In ImageVision.Net, Inc. v. Internet Payment Exchange, Inc., C.A. No. 12-054-GMS-MPT (D. Del. Feb. 25, 2013), Magistrate Judge Thynge issued a report recommending denial of defendant’s renewed motion to stay pending inter partes reexamination. Defendant had previously moved for a stay pending reexamination and in September 2012 Judge Thynge had recommended denial of that motion, discussed here. Chief Judge Sleet adopted that part of the recommendation. Id. at 2. At the time of this first motion to stay, the PTO had not granted the request for reexamination, but it did in December 2012 and “preliminarily rejected” all of the claims of the patent-in-suit. Id. at 2, 10. Defendant then renewed its motion to stay pending the reexamination. Id. Judge Thynge again recommended denial of defendant’s motion. Id. at 16.
Because the case was filed after the America Invents Act (“AIA”) was enacted, Judge Thynge first observed that “no mandatory stay [is] required under the AIA for grants of inter partes reexaminations, and the traditional three-part test to determine whether a stay is appropriate still applies. Nevertheless, the present analysis must address new events that have occurred since the original denial of defendant’s motion to stay, specifically the grant of the inter partes reexamination, and the effect of the new AIA standard on the application of the factors regarding a stay. ” Id. at 6-7. The AIA altered the standard for the grant of inter partes reexamination from requiring “the Director to find a substantial new question of patentability affecting any claim” to requiring a determination that there is “a reasonable likelihood that the petitioner would prevail with respect to at least 1 of the claims challenged in the petition.” Id. at 4 (internal citations and quotation marks omitted).
Turning to the three-part test, Judge Thynge first concluded that the status of the litigation did not favor a stay. Id. at 9. While the case was in its early phases, “the parties here [were] well into discovery, and significant deadlines [were] scheduled in the coming months.” Id. at 8-9. Additionally, the reexamination proceedings were at an early stage. Id. at 9. These factors all weighed against granting a stay. Id. As to simplification of issues, Judge Thynge concluded that “simplification weigh[ed] more strongly in favor of a stay” than when defendant filed its first motion. Id. at 10. “Moreover, reexamination was granted under the new heightened standard of the AIA, which means defendant is reasonably likely to prevail on invalidity. . . . Reexamination [would therefore] serve to simplify certain issues regarding validity. Further, because of the new standard, and since all claims of the [patent-in-suit] are found invalid on anticipation and obviousness, it may be more likely amendments to the claims of the patent will occur as a result of reexamination.” Id. at 10-11.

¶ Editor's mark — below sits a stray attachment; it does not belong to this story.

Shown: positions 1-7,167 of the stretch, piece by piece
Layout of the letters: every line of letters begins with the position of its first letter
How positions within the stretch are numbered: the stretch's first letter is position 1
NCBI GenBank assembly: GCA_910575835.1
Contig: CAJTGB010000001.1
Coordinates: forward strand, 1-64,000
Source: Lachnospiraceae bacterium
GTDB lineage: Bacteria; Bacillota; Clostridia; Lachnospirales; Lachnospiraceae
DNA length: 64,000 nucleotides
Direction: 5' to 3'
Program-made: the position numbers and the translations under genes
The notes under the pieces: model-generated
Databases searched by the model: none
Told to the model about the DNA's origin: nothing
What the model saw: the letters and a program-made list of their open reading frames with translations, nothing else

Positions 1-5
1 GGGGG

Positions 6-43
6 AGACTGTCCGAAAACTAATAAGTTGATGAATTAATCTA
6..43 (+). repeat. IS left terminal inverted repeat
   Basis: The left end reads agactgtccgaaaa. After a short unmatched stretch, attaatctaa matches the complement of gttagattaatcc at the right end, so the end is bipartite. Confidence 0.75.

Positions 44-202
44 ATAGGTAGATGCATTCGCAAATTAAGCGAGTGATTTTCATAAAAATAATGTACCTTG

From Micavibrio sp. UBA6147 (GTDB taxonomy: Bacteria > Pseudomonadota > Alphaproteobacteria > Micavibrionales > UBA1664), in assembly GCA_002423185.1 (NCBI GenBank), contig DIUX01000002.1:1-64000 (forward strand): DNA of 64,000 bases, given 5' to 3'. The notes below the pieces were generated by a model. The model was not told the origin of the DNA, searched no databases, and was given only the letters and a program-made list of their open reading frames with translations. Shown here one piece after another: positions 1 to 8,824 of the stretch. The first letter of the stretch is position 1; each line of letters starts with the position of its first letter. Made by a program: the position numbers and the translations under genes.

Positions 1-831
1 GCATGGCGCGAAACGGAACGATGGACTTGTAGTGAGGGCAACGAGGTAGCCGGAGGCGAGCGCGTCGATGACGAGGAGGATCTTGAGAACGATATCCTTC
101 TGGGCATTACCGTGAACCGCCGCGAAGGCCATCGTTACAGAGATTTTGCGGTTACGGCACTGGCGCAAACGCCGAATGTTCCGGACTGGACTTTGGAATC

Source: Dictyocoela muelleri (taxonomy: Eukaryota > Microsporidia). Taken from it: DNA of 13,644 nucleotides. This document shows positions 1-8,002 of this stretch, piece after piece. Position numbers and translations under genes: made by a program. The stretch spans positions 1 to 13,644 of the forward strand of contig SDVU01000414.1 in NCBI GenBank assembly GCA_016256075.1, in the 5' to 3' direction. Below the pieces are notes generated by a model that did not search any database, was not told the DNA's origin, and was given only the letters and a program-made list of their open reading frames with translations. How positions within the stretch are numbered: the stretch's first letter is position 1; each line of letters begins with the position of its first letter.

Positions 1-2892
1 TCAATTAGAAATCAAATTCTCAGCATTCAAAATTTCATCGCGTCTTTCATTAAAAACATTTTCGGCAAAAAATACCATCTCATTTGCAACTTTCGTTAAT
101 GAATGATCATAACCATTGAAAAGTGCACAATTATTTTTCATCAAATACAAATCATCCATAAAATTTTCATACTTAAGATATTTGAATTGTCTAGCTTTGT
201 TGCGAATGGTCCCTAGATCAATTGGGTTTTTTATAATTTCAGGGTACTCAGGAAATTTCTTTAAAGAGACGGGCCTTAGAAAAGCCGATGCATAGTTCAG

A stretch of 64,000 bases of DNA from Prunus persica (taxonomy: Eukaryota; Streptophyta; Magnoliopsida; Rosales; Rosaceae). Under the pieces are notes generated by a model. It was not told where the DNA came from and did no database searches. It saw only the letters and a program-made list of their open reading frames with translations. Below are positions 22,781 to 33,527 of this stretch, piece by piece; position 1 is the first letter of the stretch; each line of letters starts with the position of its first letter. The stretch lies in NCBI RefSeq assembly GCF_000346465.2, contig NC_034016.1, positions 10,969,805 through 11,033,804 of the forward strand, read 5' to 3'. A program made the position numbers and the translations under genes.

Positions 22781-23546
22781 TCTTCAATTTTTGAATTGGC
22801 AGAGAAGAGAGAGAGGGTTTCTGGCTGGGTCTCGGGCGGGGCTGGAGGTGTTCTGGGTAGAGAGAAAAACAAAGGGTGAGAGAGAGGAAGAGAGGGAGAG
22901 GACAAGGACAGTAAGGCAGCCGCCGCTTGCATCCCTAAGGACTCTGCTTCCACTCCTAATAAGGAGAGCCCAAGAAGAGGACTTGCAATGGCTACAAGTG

Finally, Judge Thynge concluded that plaintiff would be unduly prejudiced if a stay was granted, which was the “most substantial and important issue.” Id. at 11. Regarding the impact of the stage of the reexamination proceedings on the prejudice analysis, defendant argued that “the PTO is statutorily mandated to handle inter partes reexamination proceedings expeditiously and with special dispatch.” Id. at 14 (internal citations and quotation marks omitted). But Judge Thynge observed that “[i]n light of the recent passage of the AIA, it is unclear how such requirements will affect the time frame of the reexamination process.” Id. Therefore, as the reexamination process was in its early stages, this factor did not favor a stay. Id. As in the previous recommendation, Judge Thynge observed that the plaintiff and defendant were direct competitors and that this “weigh[ed] heavily against granting a stay.” Id. at 15-16.